- News Releases
ROCHESTER, Minn. — Mayo Clinic’s launch of eight new next-generation sequencing (NGS) panels is intended to improve the lives of patients and families living with inherited cardiac conditions by aiding in the diagnosis and management of these complex disorders.
These disorders include hypertrophic cardiomyopathy, dilated cardiomyopathy, arrhythmogenic right ventricular cardiomyopathy, Noonan syndrome, Marfan syndrome, long QT syndrome, and Brugada syndrome. The tests, which identify inherited variants across numerous genes associated with cardiac disorders, are now available to Mayo Clinic patients and to providers worldwide through Mayo Clinic via Mayo Medical Laboratories.
“Genetic testing for inherited cardiac conditions is increasingly supported by professionals in the field as a means to confirm the specific diagnosis for patients, individualize their management, and allow for counseling of at-risk family members,” says Juan Bowen, M.D., director of Mayo Clinic’s Marfan Syndrome and Thoracic Aorta Clinic. “In some of the disorders that we treat, having a specific genetic diagnosis affects important management decisions, such as when to refer for preventive aortic repair.”
MEDIA CONTACT: Brent Westra, Public Affairs, 507-284-5005, firstname.lastname@example.org
As an example of how genetic testing can impact at-risk family members, Linnea Baudhuin, Ph.D., a Mayo Clinic molecular geneticist who helped develop the panels, states, “If patients are affected with an inherited cardiac condition, it is likely that their children, siblings, and parents may also be at risk. In the absence of genetic testing, all of these at-risk individuals would potentially require ongoing, lifelong surveillance for development of the disease. However, if genetic testing is performed and the causative genetic variant is confirmed, those regular EKGs and echocardiograms, as well as the time and downstream costs associated with them, are no longer necessary for family members who are proven to have a negative genetic test result.”
Collaboration among clinicians and laboratory scientists has also been central to the development of these tests. “By integrating input from Mayo Clinic cardiologists and geneticists, as well as the most current peer-reviewed literature, we have implemented a wide range of panels that assess clinically relevant genes and successfully integrate scientific knowledge into clinical practice for patients,” says Dr. Baudhuin.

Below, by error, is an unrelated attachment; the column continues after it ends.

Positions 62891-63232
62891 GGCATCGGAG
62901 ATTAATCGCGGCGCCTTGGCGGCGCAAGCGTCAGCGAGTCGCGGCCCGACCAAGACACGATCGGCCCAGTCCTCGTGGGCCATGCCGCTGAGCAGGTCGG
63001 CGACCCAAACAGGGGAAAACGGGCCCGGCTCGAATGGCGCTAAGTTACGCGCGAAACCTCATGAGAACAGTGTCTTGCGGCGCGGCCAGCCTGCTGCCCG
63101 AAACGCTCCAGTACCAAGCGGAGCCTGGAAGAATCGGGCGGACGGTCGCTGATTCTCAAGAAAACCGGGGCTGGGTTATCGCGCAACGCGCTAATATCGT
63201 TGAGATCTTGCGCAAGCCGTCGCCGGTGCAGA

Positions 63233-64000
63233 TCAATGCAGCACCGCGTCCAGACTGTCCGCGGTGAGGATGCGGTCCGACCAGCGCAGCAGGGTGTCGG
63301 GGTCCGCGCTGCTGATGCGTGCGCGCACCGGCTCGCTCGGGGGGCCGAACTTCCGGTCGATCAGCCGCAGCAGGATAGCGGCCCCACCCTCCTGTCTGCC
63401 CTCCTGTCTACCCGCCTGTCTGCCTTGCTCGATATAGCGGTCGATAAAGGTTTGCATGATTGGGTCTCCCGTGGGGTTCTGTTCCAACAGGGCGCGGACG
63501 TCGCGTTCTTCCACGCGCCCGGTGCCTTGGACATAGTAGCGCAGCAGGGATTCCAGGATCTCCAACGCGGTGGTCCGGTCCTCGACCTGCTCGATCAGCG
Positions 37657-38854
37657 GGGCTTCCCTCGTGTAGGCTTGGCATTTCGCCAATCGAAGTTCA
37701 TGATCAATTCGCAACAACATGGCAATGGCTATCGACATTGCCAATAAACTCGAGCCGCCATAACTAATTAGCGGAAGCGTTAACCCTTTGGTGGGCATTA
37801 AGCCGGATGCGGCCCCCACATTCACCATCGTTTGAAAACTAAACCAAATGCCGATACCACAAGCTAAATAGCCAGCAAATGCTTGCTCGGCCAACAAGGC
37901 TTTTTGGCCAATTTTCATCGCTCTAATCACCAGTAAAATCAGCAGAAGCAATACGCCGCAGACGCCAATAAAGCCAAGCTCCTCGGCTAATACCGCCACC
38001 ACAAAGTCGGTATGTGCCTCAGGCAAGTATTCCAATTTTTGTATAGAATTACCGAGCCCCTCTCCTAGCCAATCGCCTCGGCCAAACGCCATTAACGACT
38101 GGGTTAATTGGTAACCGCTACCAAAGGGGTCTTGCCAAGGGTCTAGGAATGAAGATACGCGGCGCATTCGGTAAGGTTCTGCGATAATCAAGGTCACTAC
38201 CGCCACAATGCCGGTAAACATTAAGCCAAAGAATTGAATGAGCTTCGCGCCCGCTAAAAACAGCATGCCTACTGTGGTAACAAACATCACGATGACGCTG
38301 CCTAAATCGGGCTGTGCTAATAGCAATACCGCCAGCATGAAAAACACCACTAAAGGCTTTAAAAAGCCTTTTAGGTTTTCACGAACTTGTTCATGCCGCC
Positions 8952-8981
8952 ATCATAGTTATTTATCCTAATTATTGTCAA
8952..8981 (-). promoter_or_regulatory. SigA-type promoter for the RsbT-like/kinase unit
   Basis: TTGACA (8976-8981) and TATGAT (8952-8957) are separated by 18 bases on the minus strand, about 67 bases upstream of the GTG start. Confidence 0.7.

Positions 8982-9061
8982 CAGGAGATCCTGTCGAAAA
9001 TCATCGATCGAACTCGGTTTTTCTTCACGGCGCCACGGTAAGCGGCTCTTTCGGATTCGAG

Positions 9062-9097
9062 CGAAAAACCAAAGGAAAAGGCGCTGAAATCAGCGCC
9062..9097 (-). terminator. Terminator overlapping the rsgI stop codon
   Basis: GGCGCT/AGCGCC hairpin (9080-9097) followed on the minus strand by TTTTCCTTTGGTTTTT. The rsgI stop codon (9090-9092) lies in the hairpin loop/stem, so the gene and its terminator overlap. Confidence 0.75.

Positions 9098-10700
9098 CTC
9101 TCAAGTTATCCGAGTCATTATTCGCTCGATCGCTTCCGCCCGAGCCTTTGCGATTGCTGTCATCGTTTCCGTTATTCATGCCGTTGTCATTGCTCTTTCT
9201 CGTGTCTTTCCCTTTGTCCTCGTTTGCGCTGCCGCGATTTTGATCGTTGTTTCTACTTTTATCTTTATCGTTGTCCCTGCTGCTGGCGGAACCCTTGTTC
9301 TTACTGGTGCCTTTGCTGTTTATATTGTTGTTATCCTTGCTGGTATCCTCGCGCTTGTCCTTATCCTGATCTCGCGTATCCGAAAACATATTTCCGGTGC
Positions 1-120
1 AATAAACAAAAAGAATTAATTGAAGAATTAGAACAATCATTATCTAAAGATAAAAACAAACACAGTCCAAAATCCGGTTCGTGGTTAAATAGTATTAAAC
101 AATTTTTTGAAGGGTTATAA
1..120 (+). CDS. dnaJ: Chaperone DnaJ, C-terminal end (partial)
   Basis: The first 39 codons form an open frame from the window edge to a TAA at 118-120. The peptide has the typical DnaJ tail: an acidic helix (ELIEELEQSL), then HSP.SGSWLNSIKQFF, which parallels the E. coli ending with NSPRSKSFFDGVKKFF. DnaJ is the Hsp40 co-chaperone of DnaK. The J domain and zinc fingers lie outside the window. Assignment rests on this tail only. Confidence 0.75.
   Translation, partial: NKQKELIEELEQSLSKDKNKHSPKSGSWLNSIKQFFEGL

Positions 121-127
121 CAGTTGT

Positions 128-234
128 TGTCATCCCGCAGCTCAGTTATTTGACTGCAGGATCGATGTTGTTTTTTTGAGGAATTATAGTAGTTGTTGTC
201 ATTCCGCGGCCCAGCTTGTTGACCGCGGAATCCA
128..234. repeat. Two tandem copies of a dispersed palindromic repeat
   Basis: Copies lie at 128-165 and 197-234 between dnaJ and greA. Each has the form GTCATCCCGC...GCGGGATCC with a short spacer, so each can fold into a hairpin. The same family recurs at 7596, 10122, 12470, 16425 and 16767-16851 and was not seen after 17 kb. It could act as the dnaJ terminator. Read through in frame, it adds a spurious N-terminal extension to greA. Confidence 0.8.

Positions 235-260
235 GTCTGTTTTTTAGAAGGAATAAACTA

Testing is conducted in two CLIA-certified laboratories at Mayo: the Clinical Genome Sequencing Laboratory and the Personalized Genomics Laboratory within the Mayo Clinic Department of Laboratory Medicine and Pathology. (CLIA is the Clinical Laboratory Improvement Amendments program, a certification process for clinical laboratories established by the federal government.) With these eight new NGS test offerings, Mayo demonstrates its commitment to being at the forefront of genomic medicine. Other new genomic testing developments are underway, many of them in collaboration with the Mayo Clinic Center for Individualized Medicine, which integrates the latest in genomic, molecular, and clinical sciences into personalized care for Mayo Clinic patients.
About Mayo Clinic
Mayo Clinic is a nonprofit organization committed to medical research and education, and to providing expert, whole-person care to everyone who needs healing. For more information, visit http://www.mayoclinic.org/about-mayo-clinic or https://newsnetwork.mayoclinic.org/.
About Mayo Medical Laboratories/Department of Laboratory Medicine and Pathology
The Mayo Clinic Department of Laboratory Medicine and Pathology and its reference laboratory, Mayo Medical Laboratories, provide advanced laboratory testing and pathology services to support 5,000 health care organizations around the world. Revenue from this testing is used to support medical education and research at Mayo Clinic, a nonprofit worldwide leader in medical care, research, and education for people from all walks of life. Complemented by collaborations with diagnostic and biotechnology companies, the department maintains a robust diagnostic test-development program, launching more than 150 new tests each year.
About the Mayo Clinic Center for Individualized Medicine
The Mayo Clinic Center for Individualized Medicine is home to the Individualized Medicine Clinic, the world’s first integrated multidisciplinary genomics clinic, serving patients with advanced cancer and complex diagnoses. The center discovers and integrates the latest in genomic, molecular, and clinical sciences into personalized care for each Mayo Clinic patient. Visit http://mayoresearch.mayo.edu/center-for-individualized-medicine for more information.
ROCHESTER, Minn. — Fasting during Ramadan involves abstaining from food and drink from dawn to sunset. Depending on geography and the time of year when ...
ROCHESTER, Minn. — Senescence is an aspect of aging that involves a biological dysfunction that occurs in response to repetitive stressors. Biological aging is associated ...
ROCHESTER, Minn. — Artificial intelligence (AI) has the potential to become a valuable tool for transplant to save more patients' lives. Recent studies have already ...